Packing Light

by

Jeff Hughes

 

After fueling, I replace my tank bag, then wheel the BMW around the corner to the McDonalds next door.  John’s R1100RT and Forrest’s VFR are already there.  Seeing the bikes sparks that wash of excitement that I always get at the beginning of these multi-day motorcycle trips of ours.

Inside, I nod greetings to my riding pals as I head to the counter.  The pretty girl takes my order and smiles back at my obvious happiness.

Carrying my tray back to the table, I join my friends.  “Heard from Neil?” I inquire as I sit down.  John shakes his head with a small smile.  Neil is legendary for his lateness.  His crazy hours at the Pentagon mean he’s usually up wrenching and packing until two in the morning, just hours before we depart, on these trips of ours.

We wait an extra fifteen minutes, but when he still doesn’t show we head outside.  We know he’ll catch up later.

As we get to the bikes we hear the familiar sound of an approaching V4 and another red VFR - a twin to Forrest’s - pulls into the lot.  I’m struck by the sight.  It takes me a moment to realize it’s Neil.

He’s wearing his usual red Honda leathers and, Candace, his girlfriend, is attired in a conventional synthetic riding suit.  That part’s all normal.

What has us staring in amazement are the twin, vertical pillars that pass for their luggage.  Neil has fashioned what looks like a three-foot-high pack on the rear of his back rest.  And in front, he has mounted what has to be the tallest tank bag I have ever seen.  It cants a bit to one side, like the Leaning Tower of Pisa.  He can just barely see over the top.

I break out laughing.  Neil is an exceptional rider – he’ll shortly become an MSF instructor for the Air Force – but his bike is the most unwieldy combination of weight and mass I have ever seen.

I walk back to my bike, shaking my head, glad that Neil will be with us for the ride down but wondering how in the world he’ll manage that ungainly setup.

The things we do to go three out of three.

 

 

Having enjoyed many dozens of multi-day motorcycle trips over the years, I sometimes forget that the “what to bring” question – something I sorted out long ago – remains a challenge that so many riders new to these long distance trips still wrestle with.  So often we’ll have a newbie along and he’ll bring everything but the kitchen sink.  He thinks of all the things he might need, however remote the circumstance, tosses each of those into the pile, and then wonders why his formerly lithe motorcycle looks and handles like a porcine mess.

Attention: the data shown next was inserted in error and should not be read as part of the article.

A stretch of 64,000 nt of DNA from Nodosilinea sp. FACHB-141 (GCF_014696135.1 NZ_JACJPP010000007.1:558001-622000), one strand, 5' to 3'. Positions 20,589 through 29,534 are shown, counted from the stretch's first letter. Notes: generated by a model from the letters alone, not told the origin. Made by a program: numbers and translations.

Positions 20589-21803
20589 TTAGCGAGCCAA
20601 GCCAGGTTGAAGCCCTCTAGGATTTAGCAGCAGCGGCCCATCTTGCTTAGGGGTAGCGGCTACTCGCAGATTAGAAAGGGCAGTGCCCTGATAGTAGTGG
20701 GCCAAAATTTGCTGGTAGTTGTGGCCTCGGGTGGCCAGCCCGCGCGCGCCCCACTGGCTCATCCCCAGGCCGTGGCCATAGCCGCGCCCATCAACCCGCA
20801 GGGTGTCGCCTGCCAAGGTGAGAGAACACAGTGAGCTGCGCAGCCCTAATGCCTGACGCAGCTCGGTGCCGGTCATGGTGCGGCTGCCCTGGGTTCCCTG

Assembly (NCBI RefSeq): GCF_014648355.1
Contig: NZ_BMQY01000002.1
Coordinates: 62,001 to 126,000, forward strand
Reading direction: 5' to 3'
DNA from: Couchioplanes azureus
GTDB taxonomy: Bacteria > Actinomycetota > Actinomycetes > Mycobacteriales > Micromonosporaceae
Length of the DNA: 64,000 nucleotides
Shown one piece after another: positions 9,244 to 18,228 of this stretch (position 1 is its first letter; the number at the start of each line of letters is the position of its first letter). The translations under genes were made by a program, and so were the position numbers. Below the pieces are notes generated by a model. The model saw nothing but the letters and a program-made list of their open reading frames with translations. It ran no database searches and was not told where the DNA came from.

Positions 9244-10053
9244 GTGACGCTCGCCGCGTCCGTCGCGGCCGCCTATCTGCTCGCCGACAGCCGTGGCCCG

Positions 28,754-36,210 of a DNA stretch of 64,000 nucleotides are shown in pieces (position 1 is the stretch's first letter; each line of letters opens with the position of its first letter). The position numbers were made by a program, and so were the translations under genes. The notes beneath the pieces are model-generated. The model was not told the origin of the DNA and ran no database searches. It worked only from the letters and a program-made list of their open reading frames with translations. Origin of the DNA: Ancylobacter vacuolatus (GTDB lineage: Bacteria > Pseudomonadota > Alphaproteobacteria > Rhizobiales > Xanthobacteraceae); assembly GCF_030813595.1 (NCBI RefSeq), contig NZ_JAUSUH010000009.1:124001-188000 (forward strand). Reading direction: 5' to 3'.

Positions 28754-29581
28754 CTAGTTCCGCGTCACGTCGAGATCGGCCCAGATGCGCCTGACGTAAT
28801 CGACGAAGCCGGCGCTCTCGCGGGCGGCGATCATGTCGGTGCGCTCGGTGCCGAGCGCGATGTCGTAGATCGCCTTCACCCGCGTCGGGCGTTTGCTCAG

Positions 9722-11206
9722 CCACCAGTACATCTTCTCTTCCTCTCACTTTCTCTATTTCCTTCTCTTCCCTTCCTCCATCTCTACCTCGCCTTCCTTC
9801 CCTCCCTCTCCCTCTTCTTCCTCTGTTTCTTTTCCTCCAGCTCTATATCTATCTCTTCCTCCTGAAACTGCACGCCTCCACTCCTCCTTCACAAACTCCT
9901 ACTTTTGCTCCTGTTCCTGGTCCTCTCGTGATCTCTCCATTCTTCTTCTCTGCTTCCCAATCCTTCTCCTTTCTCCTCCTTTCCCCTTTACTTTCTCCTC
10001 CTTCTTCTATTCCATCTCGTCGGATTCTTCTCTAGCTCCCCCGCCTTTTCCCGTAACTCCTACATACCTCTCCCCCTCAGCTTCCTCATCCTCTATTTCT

My first piece of advice, then, is to embrace the old Boy Scout motto of “be prepared” when it comes to mind, body, and spirit – but to be wary of it when it comes to stuff

The key is to carry the things you’ll need to be dry and reasonably comfortable – but no more.  If it helps, here’s my basic kit:

For outerwear, I’ll usually have a long-sleeved cotton shirt; a reversible, fleece-on-one-side, nylon-on-the-other electric jacket liner; an electric vest; several pairs of gloves; and, sometimes, if the trip includes camping or some other venue where I can’t relax barefooted at the end of the day - a pair of sneakers or sandals.  If there’s any chance of seriously cool weather, a pair of fleece pants gets added.

For innerwear, I’ll usually have two pair of boxers, two pair of t-shirts, and two pair of socks – in addition to those I’m wearing.  Having three sets of those means you’re square for a 3-day trip.  For longer rides your options will be do some quick laundry during the trip – not as hard as it might at first sound, carry more, or begin to smell rather the worse for wear as the days unwind.  Take your pick.

I also carry a pair of lightweight khaki outdoor trousers – the kind where the legs can be individually zipped off to convert into shorts – and a synthetic long-sleeve camp shirt.  These together serve both as my “dress” clothes and as backups to my normally-worn jeans, should those get wet.  Very versatile, and they pack down small.